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People and Teams


TH Exploratory Testing Is Now in Session
Jon Bach, eBay, Inc.
Tue, 04/09/2013 - 1:00pm

The nature of exploration, coupled with the ability of testers to rapidly apply their skills and experience, make exploratory testing a widely used test approach—especially when time is short. Unfortunately, exploratory testing often is dismissed by project managers who assume that it is not reproducible, measurable, or accountable. If you have these concerns, you may find a solution in a technique called session-based test management (SBTM), developed by Jon Bach and his brother James to specifically address these issues.

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Concurrent Sessions

W2 The Role of Emotion in Testing
Michael Bolton, DevelopSense
Wed, 04/10/2013 - 10:30am

Software testing is a highly technical, logical, rational effort. There's no place for squishy emotional stuff here. Not among professional testers. Or is there? Because of commitment, risk, schedule, and money, emotions can run high in software development and testing. It is easy to become frustrated, confused, or bored; angry, impatient, and overwhelmed. However, Michael Bolton says that, if we choose to be aware of our emotions and are open to them, feelings can be a powerful source of information for testers, alerting us to problems in the product and in our approaches to our work.

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W6 Concurrent Testing Games: Developers and Testers Working Together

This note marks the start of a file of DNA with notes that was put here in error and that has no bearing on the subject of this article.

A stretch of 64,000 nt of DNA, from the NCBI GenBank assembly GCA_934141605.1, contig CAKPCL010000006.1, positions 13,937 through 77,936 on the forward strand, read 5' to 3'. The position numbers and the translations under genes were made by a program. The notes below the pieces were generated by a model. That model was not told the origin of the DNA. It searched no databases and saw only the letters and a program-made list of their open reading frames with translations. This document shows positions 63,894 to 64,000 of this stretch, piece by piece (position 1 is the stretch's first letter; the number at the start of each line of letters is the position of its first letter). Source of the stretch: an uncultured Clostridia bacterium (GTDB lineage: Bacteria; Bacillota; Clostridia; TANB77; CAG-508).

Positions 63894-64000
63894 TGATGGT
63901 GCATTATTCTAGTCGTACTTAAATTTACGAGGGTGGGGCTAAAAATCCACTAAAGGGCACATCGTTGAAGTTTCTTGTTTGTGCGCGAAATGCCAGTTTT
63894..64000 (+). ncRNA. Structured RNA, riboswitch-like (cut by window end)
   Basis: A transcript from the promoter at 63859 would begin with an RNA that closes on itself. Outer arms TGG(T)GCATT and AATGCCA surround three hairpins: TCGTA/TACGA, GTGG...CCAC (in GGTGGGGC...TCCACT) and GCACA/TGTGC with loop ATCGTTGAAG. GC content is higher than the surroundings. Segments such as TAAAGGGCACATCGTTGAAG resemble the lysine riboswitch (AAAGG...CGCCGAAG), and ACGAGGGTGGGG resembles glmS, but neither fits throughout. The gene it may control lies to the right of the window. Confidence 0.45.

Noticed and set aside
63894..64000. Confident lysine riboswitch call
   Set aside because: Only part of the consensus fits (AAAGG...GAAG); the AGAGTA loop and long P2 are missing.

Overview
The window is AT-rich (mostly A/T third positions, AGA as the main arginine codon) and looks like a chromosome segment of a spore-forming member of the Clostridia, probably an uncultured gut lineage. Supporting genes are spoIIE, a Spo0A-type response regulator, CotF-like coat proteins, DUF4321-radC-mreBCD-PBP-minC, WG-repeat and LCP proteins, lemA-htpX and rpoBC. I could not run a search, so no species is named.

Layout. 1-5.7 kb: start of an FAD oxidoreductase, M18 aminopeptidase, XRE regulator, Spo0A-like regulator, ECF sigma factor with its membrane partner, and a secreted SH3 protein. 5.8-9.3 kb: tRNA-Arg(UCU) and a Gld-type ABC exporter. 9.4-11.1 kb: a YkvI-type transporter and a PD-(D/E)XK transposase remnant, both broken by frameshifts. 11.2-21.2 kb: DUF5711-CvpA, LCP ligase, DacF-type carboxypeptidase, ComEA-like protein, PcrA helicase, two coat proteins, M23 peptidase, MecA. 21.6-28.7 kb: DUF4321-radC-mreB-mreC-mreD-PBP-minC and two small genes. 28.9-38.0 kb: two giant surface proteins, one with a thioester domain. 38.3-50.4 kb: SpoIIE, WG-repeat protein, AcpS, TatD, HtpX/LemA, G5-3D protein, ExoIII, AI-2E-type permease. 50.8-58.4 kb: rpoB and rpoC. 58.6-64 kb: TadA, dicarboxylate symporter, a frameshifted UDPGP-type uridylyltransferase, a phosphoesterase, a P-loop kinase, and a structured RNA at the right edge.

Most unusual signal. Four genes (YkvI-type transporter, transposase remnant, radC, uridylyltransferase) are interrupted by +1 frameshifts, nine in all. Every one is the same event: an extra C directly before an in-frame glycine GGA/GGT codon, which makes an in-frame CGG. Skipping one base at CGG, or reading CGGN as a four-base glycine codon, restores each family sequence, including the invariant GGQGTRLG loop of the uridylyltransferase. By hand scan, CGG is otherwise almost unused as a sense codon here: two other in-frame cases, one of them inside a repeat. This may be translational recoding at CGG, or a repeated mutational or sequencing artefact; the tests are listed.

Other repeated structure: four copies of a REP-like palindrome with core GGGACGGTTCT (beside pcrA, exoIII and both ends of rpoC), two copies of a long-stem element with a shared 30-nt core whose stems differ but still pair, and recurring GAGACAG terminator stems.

Nate Oster, CodeSquads, LLC
Wed, 04/10/2013 - 12:45pm

The best software development teams find ways for programmers and testers to work closely together. These teams recognize that programmers and testers each bring their own unique strengths and perspectives to the project. However, working in agile teams requires us to unlearn many of the patterns that traditional development taught us.

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W9 Collaboration without Chaos
Griffin Jones, Congruent Compliance
Wed, 04/10/2013 - 2:00pm

Sometimes software testers overvalue the adherence to the collective wisdom embodied in organizational processes and the mechanical execution of tasks. Overly directive procedures work—to a point—projecting an impression of firm, clear control. But do they generate test results that are valuable to our stakeholders? Is there a way to orchestrate everyone’s creative contributions without inviting disorganized confusion? Is there a model that leverages the knowledge and creativity of the people doing the work, yet exerts reliable control in a non-directive way?

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T5 Snappy Visualizations for Test Communications
Thomas Vaniotis, Liquidnet
Thu, 04/11/2013 - 12:45pm

Do you struggle to find the best way to explain your testing status and coverage to your stakeholders? Do numbers and metrics make your stakeholders’ eyes glaze over, or, even worse, do you feel dirty giving metrics that you know are going to be abused? Do you have challenges explaining your strategy to fellow testers and developers? Visualizations are a great way to turn raw data into powerful communications. Thomas Vaniotis presents eleven powerful visual tools that can be created easily with simple materials around the office—sticky notes, graph paper, markers, and whiteboards.

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T6 Using Mindmaps to Develop a Test Strategy
Fiona Charles, Quality Intelligence
Thu, 04/11/2013 - 12:45pm

Your test strategy is the design behind your plan—the set of big-picture ideas that embodies the overarching direction of your test effort. It captures the stakeholders’ values that will inspire, influence, and ultimately drive your testing. It guides your overall decisions about the ways and means of delivering on those values. The weighty test strategy template mandated in many organizations is not conducive to thinking through the important elements of a test strategy and then communicating its essentials to your stakeholders.

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